Two reports on the state of women's prisons in the UK.
From UK Press Association:
The UK's largest and most high profile women's prison is "extremely difficult to run safely and effectively", with almost six out of 10 inmates feeling unsafe at some point, inspectors said.
Threats and intimidation from other prisoners at Holloway in north London were rife, with one inmate describing it as "a very scary place for a first-time prisoner".
Many of the problems were long-running and stemmed from badly designed residential units that made it hard for staff to see inmates, but there were also reports of inappropriate behaviour by male prison officers, the inspectors found.
Nigel Newcomen, deputy chief inspector of prisons, said managers and staff were hampered by the "unsafe and unsatisfactory design of the prison" and "the lack of strategic direction and effective operational management within the women's prison system in general".
Which brings us onto our nest report from the London Evening Standard:
An investigation is under way into alleged sexual harassment of prisoners by officers at Holloway, Britain's largest women's jail.
Government inspectors revealed today that the inquiry centres on claims of “inappropriate behaviour” by male guards.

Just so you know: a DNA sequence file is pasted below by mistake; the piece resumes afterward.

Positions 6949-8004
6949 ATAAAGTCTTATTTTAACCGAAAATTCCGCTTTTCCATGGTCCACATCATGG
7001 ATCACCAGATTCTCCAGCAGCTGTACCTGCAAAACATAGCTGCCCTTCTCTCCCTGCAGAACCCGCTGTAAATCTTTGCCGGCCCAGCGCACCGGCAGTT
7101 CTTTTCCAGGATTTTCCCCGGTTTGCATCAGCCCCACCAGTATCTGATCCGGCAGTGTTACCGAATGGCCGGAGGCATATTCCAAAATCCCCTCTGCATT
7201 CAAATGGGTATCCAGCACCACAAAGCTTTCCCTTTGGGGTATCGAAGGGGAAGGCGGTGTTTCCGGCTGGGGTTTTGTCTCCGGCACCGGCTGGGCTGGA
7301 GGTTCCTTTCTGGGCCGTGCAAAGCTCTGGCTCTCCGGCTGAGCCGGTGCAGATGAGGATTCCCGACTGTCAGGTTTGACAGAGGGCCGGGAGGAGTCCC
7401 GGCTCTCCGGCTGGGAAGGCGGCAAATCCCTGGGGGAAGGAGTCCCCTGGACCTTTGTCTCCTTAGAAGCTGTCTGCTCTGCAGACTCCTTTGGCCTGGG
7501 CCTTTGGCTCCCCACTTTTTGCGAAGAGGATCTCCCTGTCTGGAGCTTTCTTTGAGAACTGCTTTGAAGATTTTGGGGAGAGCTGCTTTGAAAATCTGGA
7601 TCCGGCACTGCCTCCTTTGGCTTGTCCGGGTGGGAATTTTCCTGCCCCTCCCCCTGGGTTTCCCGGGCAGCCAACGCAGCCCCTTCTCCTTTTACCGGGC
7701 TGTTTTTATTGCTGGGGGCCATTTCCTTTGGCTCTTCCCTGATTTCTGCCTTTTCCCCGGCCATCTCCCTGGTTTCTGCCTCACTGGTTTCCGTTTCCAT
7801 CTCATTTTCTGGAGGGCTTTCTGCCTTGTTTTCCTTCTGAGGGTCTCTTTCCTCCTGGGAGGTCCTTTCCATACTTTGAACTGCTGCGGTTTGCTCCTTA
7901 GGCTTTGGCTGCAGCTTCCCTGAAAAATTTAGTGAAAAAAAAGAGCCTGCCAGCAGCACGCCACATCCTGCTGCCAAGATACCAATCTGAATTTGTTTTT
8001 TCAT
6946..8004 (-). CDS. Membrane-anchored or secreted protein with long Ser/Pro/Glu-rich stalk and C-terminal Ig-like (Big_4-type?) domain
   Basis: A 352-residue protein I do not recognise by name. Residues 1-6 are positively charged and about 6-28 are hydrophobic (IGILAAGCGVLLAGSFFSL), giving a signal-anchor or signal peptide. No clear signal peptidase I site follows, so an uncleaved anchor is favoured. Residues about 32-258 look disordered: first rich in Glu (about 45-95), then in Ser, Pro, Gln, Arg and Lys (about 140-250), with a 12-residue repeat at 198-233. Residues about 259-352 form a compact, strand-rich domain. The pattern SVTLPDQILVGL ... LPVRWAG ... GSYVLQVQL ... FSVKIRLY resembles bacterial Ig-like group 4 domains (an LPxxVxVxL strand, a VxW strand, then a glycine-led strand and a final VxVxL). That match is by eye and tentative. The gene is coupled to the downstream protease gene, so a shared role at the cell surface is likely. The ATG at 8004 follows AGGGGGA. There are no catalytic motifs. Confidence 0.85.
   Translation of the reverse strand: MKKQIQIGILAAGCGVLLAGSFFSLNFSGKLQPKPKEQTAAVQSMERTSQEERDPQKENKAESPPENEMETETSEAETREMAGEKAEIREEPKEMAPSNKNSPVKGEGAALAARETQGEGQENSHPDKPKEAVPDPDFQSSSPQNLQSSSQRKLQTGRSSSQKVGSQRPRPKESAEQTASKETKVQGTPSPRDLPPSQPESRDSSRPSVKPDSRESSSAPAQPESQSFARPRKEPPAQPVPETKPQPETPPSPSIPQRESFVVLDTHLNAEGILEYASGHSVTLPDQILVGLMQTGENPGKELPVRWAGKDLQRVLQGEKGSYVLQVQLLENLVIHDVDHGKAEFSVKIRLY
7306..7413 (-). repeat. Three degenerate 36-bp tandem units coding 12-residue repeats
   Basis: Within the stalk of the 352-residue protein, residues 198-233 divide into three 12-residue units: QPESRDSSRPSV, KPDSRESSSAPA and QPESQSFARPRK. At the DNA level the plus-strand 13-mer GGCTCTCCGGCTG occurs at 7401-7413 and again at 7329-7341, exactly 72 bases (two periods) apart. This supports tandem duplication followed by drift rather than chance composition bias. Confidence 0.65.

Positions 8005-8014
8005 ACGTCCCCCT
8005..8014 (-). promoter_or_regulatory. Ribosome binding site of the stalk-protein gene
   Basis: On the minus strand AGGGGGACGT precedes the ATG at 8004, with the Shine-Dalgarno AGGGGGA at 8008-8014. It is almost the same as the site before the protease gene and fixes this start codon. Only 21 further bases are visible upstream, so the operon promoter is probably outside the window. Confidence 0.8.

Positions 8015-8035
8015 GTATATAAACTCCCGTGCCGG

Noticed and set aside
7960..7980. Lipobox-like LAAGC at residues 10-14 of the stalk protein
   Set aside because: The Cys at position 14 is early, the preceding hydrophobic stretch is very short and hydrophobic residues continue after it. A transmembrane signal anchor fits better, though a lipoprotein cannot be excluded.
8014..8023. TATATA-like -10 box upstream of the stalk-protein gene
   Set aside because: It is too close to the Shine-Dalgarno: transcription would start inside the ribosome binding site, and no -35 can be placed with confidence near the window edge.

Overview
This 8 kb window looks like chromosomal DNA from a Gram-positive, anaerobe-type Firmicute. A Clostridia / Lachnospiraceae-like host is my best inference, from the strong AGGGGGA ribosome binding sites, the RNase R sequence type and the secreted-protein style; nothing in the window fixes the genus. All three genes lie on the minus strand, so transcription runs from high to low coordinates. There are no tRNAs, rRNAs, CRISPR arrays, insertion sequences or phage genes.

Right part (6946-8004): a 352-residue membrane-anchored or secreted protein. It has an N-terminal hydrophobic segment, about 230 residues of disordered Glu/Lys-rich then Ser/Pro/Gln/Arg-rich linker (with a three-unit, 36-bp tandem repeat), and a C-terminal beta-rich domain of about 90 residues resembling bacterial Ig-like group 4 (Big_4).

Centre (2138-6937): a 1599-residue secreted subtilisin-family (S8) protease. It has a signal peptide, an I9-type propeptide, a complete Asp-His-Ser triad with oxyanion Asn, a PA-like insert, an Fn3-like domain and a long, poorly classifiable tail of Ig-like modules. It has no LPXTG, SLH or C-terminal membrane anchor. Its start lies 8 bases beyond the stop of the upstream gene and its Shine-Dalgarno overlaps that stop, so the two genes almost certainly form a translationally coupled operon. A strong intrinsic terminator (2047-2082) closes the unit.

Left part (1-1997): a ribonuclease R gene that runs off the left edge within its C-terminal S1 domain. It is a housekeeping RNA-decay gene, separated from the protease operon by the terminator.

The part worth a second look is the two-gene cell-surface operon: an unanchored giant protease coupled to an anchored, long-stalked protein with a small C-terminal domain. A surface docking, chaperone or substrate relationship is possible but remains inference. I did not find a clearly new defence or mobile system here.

Some prisoners have complained about the “disconcerting” way in which guards watch them at night through the hatches in their cell doors. Others said “favouritism” by officers is making it difficult to maintain “appropriate boundaries” in their relationships.
Other findings by the prison inspectors include high levels of intimidation, with 60 per cent of women saying that they had felt unsafe, and “disturbing examples” of “poor or dismissive” treatment of inmates by a minority of staff.
There is also strong criticism of the “lack of strategic direction and effective operational management within the women's prison system in general” which the inspectors say must be addressed.